The revival of Robert Icke and Duncan Macmillan’s brilliant 2013 interpretation of George Orwell’s “Nineteen Eighty-Four” is timely and this is a fine new production, well staged and performed. The year 1984 was 36 years in the future when Orwell wrote the book and it is now 30 years in the past.
It was this fact that led me to conclude at the end of the play that contrary to the conventional description “George Orwell wrote a book as a prophecy of the future” (as one edition of the book describes it) it is not actually a sort of science fiction at all. It is about the present – any present.
Early in the play one character says “We should never have trusted them” and that is applicable in any time and under any political system. Systems are not “all the same” – that is too cynical – but all of them let us down one way or another. This production unusually focuses in part on the Appendix of the novel “The principles of Newspeak”. As Orwell describes it “The purpose of Newspeak was not only to provide a medium of expression for the world-view…but to make all other modes of thought impossible”. On the day I saw the play the British Prime Minister had (effectively) announced that the Oldspeak descriptor of the terror Army “Islamic State” was no longer to be used – I haven’t learned the Newspeak version I have to use now…but you get the point! “A beautiful thing the destruction of words”
The propensity to wage war is another timeless imperative of most political leaderships – in 1984 it is a constant as one power block fights another and then, capriciously, swaps sides to take on a former ally. In the twenty-first Century “My enemy’s enemy is my friend” is similarly opportunist to an extent that today, in the Middle East, we have long since lost track of who the “good guys” are – if there are any. So war is obscure in its objective and ephemeral in its alliances. The “Something must be done” paradigm triumphs, even is self-evidently something cannot be done – at least by us.
The place of the individual in the State is a key theme of “1984” and Winston Smith is the pawn in the sinister establishment’s game. Smith is played with an air of bewildered resignation by Matthew Spencer. Julia, his girlfriend, is played rather feistily by Janina Harouni (a fine professional debut by Harouni). Early in the play we see Smith make someone a non-person by deleting the central computer record of this person whose name is Ogilvy. This act deletes not just the record but in effect Ogilvy himself. He does not exist, and never existed. I found this personally rather creepy because on the big screen we see Ogilvy’s record before he is deleted and we see that he was born on 23rd November 1946, which happens precisely to be this reviewer’s date of birth. I mention this coincidence only to say that it came home instantly to me all of us are individuals and we live under the direction of an all powerful State even though ours is more benign than Winston Smith’s. The Trolley of “Victory Gin” is the opium of the masses for Smith and there is a Lottery to offer hope of something – sound familiar? “I’m a good liar – it’s the only way to be safe” is the sinister model for those who want to survive.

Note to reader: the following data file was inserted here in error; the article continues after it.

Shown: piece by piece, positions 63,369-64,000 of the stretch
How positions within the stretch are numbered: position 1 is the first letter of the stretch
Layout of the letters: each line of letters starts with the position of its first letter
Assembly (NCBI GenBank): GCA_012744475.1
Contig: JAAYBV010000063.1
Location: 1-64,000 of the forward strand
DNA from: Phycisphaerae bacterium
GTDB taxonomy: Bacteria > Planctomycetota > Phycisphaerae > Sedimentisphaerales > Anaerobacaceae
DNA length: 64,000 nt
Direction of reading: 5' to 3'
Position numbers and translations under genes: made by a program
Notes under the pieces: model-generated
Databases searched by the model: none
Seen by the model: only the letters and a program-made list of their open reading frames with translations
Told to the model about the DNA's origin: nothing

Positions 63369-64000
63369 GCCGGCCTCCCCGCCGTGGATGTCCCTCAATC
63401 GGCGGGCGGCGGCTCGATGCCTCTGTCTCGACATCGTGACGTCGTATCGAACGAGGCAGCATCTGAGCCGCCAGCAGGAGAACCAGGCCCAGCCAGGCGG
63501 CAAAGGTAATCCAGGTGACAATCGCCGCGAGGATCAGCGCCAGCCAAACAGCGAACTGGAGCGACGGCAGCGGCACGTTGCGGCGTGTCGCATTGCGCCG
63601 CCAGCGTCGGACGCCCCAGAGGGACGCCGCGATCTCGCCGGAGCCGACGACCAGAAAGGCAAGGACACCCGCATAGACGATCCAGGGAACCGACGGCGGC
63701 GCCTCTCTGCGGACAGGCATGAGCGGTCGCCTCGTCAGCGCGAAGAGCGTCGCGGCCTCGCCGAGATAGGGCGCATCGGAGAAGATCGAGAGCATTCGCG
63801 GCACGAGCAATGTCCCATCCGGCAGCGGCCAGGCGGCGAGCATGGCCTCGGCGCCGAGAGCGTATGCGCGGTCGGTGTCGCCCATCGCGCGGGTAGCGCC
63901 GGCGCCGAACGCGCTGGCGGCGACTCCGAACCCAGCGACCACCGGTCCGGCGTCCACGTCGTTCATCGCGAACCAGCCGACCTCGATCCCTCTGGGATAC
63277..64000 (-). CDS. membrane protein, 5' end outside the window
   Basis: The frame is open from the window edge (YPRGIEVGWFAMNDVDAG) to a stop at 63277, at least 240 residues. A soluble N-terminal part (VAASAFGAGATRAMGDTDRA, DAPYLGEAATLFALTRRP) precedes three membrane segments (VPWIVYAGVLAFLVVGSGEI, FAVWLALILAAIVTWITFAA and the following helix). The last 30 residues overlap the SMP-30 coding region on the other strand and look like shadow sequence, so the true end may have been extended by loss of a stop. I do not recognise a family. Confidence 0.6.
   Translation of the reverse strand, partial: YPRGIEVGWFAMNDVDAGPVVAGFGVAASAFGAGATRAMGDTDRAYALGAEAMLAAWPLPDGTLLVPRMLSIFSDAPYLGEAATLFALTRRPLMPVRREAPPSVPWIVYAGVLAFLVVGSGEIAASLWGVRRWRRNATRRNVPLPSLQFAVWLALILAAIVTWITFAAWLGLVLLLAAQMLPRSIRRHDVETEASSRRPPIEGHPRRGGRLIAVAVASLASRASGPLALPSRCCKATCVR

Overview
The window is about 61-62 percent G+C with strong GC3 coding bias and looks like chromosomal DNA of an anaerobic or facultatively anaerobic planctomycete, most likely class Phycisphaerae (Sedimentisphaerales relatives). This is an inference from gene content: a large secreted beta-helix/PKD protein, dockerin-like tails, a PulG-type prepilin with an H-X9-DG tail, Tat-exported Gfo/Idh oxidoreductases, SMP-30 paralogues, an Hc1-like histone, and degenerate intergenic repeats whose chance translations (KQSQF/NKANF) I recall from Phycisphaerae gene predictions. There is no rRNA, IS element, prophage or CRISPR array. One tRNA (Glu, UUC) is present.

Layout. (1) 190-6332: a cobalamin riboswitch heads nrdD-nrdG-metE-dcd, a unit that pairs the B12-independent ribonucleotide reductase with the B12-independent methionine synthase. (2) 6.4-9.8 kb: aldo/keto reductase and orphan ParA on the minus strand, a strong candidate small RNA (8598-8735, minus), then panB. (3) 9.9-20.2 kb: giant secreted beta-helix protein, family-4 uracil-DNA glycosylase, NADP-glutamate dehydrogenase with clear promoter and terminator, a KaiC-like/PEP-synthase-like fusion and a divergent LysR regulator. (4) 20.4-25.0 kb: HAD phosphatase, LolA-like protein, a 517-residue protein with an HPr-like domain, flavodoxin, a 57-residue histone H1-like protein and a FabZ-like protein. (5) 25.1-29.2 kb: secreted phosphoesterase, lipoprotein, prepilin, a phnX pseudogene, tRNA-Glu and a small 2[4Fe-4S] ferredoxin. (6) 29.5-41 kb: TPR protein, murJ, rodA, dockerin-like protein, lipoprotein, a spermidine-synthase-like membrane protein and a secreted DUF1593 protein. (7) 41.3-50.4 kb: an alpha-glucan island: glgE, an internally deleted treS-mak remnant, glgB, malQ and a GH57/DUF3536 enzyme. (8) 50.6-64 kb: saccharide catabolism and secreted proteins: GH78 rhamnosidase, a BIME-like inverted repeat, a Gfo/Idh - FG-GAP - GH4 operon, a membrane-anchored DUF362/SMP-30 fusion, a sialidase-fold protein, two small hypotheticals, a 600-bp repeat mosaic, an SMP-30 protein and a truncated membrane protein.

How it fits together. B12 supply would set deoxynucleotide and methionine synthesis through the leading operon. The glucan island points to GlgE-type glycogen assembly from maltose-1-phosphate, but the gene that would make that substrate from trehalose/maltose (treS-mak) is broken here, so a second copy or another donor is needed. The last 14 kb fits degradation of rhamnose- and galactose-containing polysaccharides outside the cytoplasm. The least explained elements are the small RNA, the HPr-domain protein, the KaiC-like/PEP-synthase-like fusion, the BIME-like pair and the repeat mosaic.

But if they want to get you they will, there are no countervailing forces to stop them. No media other than the official media, no acceptable ideology other than the prescribed one which itself is full of contradictions and paradoxes. “War is Peace”, “Freedom is Slavery” and the rest. Of course modern Britain is not like this but the subliminal pressure to conform, to be “politically correct” – effectively in an Orwellian way sometimes to declare that Black is White is not unpresent along that bumpy road!
“1984” is a gripping, superbly staged and realistically acted play that speaks to our times as much as Orwell’s book did in 1948 – and thereafter of course. As with “Animal Farm” Orwell’s primary target was the Soviet Union and the satire is aimed at the pursuance and prosecution of “Thoughtcrime” by that evil empire. But the idea of a singularity of culture and behaviour and belief is common today – in Saudi Arabia and elsewhere in parts of the Islamic world of course, but not only there. There are echoes of George Bush and Tony Blair in “1984” and is the division of the world into Superstates called Oceania, Eurasia and East Asia that different from our world dominated by the USA, the European Union, Russia and China? Orwell made us think and this modern presentation of his greatest work does the same. If it helps realise both the power and the fragility of language in society and the preposterous notion of good and bad speak it does a fine job. I think that it does. “In a time of universal deceit telling the truth is a revolutionary act”.
Review by Paddy Briggs
April, 1984. 13:00. Comrade 6079, Winston Smith, thinks a thought, starts a diary, and falls in love. But Big Brother is always watching.
Orwell’s ideas have become our ideas; his fiction is often said to be our reality. The ‘definitive book of the 20th century’ (The Guardian) is re-examined in a radical new staging exploring surveillance, identity and why Orwell’s vision of the future is as relevant now as ever.
Nominated for Best New Play at the 2014 Olivier Awards.
The Playhouse Theatre
Running Time: 1 hour 40 minutes (No Interval)
Age Restrictions: Suitable for ages 14+
Show Opened: 12th Jun 2015
Booking Until: 5th Sep 2015
Latecomers will not be admitted.
This production contains loud noises and flashing lights.
Evenings: Monday to Saturday 7.30pm
Matinees: Wednesday and Saturday 2.30pm
Wednesday 1st July 2015